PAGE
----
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Date: September 1st 1916
Malcolm (Mac)

Sept. 1, 1916

Dear Mother,

Another month opens and I guess we won’t see many more open in Europe (until we come across as tourists) for Roumania seems to want a little blood all for himself and his help seems to be very acceptable to the Allies just at present.

Just 11 months to the day, from the date of our enlistment we came up the line. If anyone had told me nearly a year ago that we’d be 11 months training we’d have joined the 3rd university Corp. and come across earlier. But we’re here anyway and so far as we [bn] signalers are concerned we are about “bomb proof”. At present I am in a sheltered spot at bn Hgs where we’ll be a good part of the time. Signallers, in general, are in good dugouts [], and the casualties are low.

Did it rain the night of our coming up? Was the mud 24’ or 26’ deep? Did we feel good? All the questions can be answered strongly in the affirmative.

We came up with an Imp. Bn. And I’ll take back all I thought about Kitchener’s army being the scum of the nation for these fellows are splendid chaps and couldn’t do enough for us raw chaps. I was up the line in a dugout all day yesterday and enjoyed myself. It will be a long time before we forget our first impression of the imperial forces.

Day after tomorrow is Bruce’s milestone [] it. Will, Bruce, old boy be as wise as you look and take care of yourself to see many more of them. And the 13th is May’s and I hope she continues in good health to see another 41 of them. Sincerely I hope that the coming year brings you vastly more joyful news than the past one has. The past one was not extra good to you was it.

We’ve been hearing about the mutinies at Camp Bordon quite a bit. The mutineers haven’t much sympathy from the rest of the Canadian Army. If they think they enlisted for a S.S. picnic they’re going to be disappointed. One of the fellows read a bit aloud form a Can paper complaining about there being no drinking water in camp, having only 2 blankets & a ground sheet to sleep in, and the place being dusty. The only trouble with them is that they don’t know what a good time they are having. Any Can. Camp is better than the best across here and yet no one seems to mind the inconveniences. Even [balcanties] was better in October 1915 than Camp Borden and the 73rd went nearly a week without a dry stitch to put on or sleep in and yet no one heard of it for nearly a year. We are comfortable, well fed and altogether well done by here, so we’re “jake-a-loo”.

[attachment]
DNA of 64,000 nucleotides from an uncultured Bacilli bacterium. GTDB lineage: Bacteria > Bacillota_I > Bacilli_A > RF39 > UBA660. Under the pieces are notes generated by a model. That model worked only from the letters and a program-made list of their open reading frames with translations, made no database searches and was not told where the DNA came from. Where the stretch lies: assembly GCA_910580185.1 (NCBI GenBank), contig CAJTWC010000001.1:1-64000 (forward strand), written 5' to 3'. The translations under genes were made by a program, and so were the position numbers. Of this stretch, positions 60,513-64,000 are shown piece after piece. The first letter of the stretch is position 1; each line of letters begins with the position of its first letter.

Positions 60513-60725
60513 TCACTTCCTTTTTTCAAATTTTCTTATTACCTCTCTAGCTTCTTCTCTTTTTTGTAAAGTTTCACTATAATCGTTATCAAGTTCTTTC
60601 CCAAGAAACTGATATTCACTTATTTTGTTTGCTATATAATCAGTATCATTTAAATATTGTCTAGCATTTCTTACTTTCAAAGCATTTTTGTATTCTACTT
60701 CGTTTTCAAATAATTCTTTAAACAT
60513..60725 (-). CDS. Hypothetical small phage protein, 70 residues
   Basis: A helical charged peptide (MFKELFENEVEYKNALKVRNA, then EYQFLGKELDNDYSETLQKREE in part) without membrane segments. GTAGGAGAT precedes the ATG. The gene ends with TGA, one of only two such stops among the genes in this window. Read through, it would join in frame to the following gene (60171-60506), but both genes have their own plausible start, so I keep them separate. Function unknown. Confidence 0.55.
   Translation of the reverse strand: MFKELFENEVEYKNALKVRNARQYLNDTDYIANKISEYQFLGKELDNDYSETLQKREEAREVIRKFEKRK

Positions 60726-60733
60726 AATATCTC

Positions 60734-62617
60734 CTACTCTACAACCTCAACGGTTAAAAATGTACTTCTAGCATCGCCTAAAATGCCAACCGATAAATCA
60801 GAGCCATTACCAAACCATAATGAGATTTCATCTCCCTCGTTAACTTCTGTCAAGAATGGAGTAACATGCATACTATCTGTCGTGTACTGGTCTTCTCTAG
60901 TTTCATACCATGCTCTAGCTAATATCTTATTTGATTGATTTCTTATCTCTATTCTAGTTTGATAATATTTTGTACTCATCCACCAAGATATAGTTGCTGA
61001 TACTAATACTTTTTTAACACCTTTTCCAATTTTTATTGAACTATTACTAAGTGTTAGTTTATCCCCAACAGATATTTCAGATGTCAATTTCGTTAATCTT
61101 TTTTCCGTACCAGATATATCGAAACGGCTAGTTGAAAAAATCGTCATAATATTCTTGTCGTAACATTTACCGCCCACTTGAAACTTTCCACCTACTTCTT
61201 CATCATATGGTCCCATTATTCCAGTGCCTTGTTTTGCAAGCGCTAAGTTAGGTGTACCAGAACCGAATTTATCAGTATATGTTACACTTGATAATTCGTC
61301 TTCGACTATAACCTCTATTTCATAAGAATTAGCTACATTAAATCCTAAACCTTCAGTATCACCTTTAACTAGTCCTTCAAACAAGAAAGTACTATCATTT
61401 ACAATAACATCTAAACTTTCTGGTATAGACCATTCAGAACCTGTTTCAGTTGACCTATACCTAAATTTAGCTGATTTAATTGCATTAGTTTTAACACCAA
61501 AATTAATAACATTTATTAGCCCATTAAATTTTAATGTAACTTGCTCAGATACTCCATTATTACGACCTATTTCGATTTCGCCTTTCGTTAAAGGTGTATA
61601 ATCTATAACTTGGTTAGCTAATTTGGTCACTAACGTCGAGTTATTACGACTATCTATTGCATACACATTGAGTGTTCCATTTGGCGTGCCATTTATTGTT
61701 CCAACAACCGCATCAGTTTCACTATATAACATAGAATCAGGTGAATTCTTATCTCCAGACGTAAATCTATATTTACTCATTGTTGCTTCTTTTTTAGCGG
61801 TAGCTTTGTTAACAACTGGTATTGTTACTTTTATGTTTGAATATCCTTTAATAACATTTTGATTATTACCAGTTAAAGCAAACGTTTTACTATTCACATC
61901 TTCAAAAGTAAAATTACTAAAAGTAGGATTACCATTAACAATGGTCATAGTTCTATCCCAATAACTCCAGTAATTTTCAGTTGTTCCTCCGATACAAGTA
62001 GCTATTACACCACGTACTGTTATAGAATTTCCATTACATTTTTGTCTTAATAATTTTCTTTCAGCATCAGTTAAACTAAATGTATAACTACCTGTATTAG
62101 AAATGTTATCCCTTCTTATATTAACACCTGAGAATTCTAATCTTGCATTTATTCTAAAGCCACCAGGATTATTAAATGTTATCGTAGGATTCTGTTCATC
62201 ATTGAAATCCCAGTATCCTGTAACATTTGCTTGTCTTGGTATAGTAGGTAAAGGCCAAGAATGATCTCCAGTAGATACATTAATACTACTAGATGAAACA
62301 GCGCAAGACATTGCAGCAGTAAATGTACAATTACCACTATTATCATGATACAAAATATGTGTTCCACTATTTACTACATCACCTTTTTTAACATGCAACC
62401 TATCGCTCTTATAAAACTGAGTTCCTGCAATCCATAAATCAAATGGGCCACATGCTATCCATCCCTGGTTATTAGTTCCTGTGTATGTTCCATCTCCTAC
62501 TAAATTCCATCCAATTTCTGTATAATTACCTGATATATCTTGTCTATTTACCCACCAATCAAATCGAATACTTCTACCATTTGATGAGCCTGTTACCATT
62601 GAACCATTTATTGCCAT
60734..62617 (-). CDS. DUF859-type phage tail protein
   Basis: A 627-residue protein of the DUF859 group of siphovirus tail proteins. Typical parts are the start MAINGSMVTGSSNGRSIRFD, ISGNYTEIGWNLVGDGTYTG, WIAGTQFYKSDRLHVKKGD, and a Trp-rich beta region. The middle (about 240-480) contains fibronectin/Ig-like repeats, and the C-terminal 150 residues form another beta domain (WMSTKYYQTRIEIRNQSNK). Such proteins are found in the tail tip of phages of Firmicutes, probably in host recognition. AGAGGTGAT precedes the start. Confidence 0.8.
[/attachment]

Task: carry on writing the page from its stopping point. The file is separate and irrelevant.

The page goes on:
I suppose Charlie is preparing to return to the W.H.S. It seems rather strange to think of him in Form II. Now Charlie if you never work at any other time in your W.H.S. course, do it now. Get everything they try to teach you in II into that vacant flat of yours for if you do form III will be easy. It isn’t my habit to recommend drudgery in school to anyone but if you do a little more than usual in the coming 3 terms you’ll thank your stars in the following years that you did. Waugh what a spill!

How is Dave’s work progressing? He’ll make a success of the summer’s work all right but when does he finish? I got the N.E. & L.S.N.E. returns all OK but the most important metric are yet to come. I suppose they are on the way now.

I got a bunch of pictures from Winnie on Wednesday. She had them fixed up for me as I didn’t have time to do it before leaving Bramshott. They are good. I think I’ll ask her to send them home and you can see them.

Here is a list of them so you’ll know them.

  1. Tennyson’s home (Aldworth)

  2. Ted the morning before we left B. Aug ll.

  3. Osie Thompson with pack & rifle (short, stout, smiling)

  4. Bert Brown (Short fair)

  5. Looking down between 2 rows of huts 11/8/16

  6. 6 Jim Robertson & Bert Brown with bicycles

7-8/2 of The Lancaster Gang

9. Myself with wheel

10. Myself in Marching order as we came to France

11. Jim Robertson with tunic & Balmoral on a dark chap.

12. Lyallois or Rusty Rufus without tunic or Balmoral.

All these were taken 11/8/16 as we were preparing for the move.

We are not allowed to send pictures out of France or I’d send these which I have with labels on them. The fellows (all of our section) may want an occasional copy sent to their relatives so I’d like you to get 1 print of each to keep and, should they want copies they may have the negatives. These prints which I have will probably be pretty well knocked about with sleeping on them etc so if you keep 1 print I’ll be jake when I return.

I have a collection of about 60 good snaps now and if you ever take a notion to send me any small snaps I can take care of them well and I’ll have quite a little keepsake by the time I get my civie clothes on again.

Later on I’ll send you a sort of little code by which you can go if I am taken prisoner only. Our thing we are told about by officers is this “Caution your people to heat all your letters before destroying them”. The idea is that we can write between the lines in milk if there is any obtainable. On heating it colours. But then we’re not going to be made prisoners. You should tell Kenzie of that stunt too.

We made our own meal as usual tonight – Fried onions & Beefsteak a la mess-tin, jam a la stolen-goods, boiled iniquity – (tea), dough, condemned milk (condensed) not a bad supper. For breakfast MacCammon friend Beans & Bacon, made tea, & cut up bread. Dinner we had dandy beefsteak, bread & butter and a few sidelines. So you see we’re feeding better than when in Bramshott.

Time to hit the hay again 6 P.M. Fondest love to everyone on Front St. & the Nicholsons.

Your loving son


Original Scans

Original Scans